News Briefs, May 2004
Court Issues Decision on Presidential Records Suit
In November 2001, President George W. Bush issued Executive Order (EO) 13233 that purported to "further implement" the Presidential Records Act (PRA) of 1978. Because of concerns derived from the Bush administration’s effort to delay the release of some of Ronald Reagan’s presidential records, a coalition of scholars, historical and archival associations, and organizations seeking a more transparent government filed suit in federal court contending that the EO was an impermissible exercise of executive power. For nearly three years the suit languished in the U.S. District Court for the District of Columbia. On March 28, 2004, Judge Colleen Kollar-Kotelly rendered her decision and dismissed the plaintiff’s suit, contending that "it is not justiciable at this juncture."
In making her decision, the judge did not pass judgment on the merits of the case. She held that the claim was no longer justiciable because the Reagan documents that were the subject of litigation had been released (with the exception of 11 documents totaling 74 pages, which were, according to her, being "properly withheld" under President Bush’s decision "to assert constitutionally based privilege in concurrence with former President Reagan") and because there were no other presidential records subject to dispute.
According to the Public Citizen Litigation Group’s Scott Nelson, the attorney handling the case, the plaintiffs have 60 days in which to appeal, and a shorter amount of time to request an amendment to the judgment. Since there may be a number of errors in the interpretation of fact in the ruling, and because 74 pages are still being withheld by the Bush administration and, in fact, are under "administrative appeal," the suit may still be justiciable. A decision on whether to challenge the judge’s ruling will need to be made by the plaintiffs in coming weeks.
Thanks to the Federation of American Scientists, the ruling by Judge Kollar-Kotelly may be accessed at: www.fas.org/sgp/jud/aha.pdf.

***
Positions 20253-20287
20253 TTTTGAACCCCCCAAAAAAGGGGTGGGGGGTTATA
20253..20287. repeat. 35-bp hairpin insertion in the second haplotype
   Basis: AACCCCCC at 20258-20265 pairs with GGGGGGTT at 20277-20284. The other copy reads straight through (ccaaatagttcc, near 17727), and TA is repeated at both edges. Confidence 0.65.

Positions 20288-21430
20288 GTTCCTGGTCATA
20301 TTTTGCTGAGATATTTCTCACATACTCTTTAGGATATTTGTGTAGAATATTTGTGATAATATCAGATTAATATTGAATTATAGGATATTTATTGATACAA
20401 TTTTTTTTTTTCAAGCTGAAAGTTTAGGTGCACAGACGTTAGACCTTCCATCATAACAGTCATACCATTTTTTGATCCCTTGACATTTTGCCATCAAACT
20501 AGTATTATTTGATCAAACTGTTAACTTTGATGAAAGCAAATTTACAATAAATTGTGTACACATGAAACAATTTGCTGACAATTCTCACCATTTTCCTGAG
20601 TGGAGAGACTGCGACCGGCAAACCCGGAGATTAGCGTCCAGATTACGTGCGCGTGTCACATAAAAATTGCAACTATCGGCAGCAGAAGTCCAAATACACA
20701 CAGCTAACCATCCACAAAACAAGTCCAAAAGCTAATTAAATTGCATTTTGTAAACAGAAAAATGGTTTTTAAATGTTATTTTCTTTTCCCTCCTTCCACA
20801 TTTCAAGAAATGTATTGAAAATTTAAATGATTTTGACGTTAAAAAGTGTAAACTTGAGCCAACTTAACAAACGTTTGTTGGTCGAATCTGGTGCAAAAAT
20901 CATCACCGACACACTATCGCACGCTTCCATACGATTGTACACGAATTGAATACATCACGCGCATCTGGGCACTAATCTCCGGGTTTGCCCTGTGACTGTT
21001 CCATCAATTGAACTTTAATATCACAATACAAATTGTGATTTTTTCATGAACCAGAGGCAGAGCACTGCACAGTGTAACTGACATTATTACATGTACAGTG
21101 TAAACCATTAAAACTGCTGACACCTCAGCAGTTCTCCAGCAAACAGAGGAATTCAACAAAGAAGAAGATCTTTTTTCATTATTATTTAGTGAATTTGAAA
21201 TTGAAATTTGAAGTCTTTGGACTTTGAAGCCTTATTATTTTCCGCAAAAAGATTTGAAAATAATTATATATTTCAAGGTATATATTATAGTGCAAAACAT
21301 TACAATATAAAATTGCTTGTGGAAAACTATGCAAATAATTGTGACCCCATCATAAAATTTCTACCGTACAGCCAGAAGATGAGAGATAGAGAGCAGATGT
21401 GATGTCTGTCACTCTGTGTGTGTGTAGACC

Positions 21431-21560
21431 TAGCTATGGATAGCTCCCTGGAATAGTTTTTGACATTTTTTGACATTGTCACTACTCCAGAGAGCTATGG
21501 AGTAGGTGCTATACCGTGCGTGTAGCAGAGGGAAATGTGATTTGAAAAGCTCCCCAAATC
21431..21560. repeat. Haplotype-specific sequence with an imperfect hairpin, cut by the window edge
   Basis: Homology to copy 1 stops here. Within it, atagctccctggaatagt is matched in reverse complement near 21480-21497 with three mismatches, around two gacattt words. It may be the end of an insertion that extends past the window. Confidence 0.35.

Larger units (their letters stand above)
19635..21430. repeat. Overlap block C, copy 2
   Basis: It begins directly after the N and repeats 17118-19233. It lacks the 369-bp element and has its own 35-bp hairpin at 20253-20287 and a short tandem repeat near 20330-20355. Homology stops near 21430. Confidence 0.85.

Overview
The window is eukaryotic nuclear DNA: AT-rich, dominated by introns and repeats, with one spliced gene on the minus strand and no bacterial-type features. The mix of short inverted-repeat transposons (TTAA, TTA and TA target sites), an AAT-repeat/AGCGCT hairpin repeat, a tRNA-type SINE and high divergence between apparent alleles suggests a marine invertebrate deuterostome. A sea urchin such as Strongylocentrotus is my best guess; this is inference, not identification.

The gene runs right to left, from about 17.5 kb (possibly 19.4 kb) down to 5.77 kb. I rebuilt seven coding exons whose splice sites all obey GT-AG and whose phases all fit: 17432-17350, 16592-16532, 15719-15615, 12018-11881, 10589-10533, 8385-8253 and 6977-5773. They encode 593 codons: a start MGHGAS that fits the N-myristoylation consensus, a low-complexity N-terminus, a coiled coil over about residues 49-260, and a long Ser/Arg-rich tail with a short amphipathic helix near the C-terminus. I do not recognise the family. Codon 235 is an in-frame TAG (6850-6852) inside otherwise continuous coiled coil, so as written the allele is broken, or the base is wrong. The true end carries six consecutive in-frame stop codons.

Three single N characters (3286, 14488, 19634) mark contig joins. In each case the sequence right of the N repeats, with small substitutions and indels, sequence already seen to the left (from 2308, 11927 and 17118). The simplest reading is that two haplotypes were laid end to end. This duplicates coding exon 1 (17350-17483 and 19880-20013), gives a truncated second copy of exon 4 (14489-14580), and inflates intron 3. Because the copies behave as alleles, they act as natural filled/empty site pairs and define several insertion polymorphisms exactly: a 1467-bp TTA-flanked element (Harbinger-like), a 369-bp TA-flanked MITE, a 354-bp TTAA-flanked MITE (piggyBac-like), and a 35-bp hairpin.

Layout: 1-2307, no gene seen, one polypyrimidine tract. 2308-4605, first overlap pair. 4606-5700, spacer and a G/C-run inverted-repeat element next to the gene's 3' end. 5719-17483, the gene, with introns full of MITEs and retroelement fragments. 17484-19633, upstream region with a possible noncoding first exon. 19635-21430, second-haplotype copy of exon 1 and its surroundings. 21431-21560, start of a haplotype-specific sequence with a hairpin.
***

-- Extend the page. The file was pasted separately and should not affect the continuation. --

Historian Appointed at Department of Homeland Security
In March 2004, the 180,000-employee Department of Homeland Security (DHS) celebrated its first anniversary as a federal agency. There to document the event was Priscilla Dale Jones, the department’s recently appointed historian. Her office is believed to be the only congressionally sanctioned office of history in the federal government.
Jones comes to the position with an MA in history from the University of California at Los Angeles (UCLA) and a PhD from Wolfson College at the University of Cambridge. Her academic interests include modern Europe and Holocaust studies; her dissertation focused on the evolution of British war-crime policy, 1939–58.
Jones was selected for the historian position in part because of her strong background in oral history and also because of her experience in history-related contract administration. Prior to her appointment with the DHS she ran the oral history program at the Holocaust Documentation and Education Center, which, at the time, was associated with Florida International University. More recently, she was a historian with the Air Force History Office where for a decade she assisted in the editing of the journal, Air Power History, and managed various history-related contracts.
Among the first tasks she hopes to tackle is to make contact with the broad community of federal historians and see how other departmental and agency history offices are organized and operate, and also to develop a strategic plan for her office.
—Bruce Craig is director of the National Coalition for History. He can be reached at firstname.lastname@example.org.
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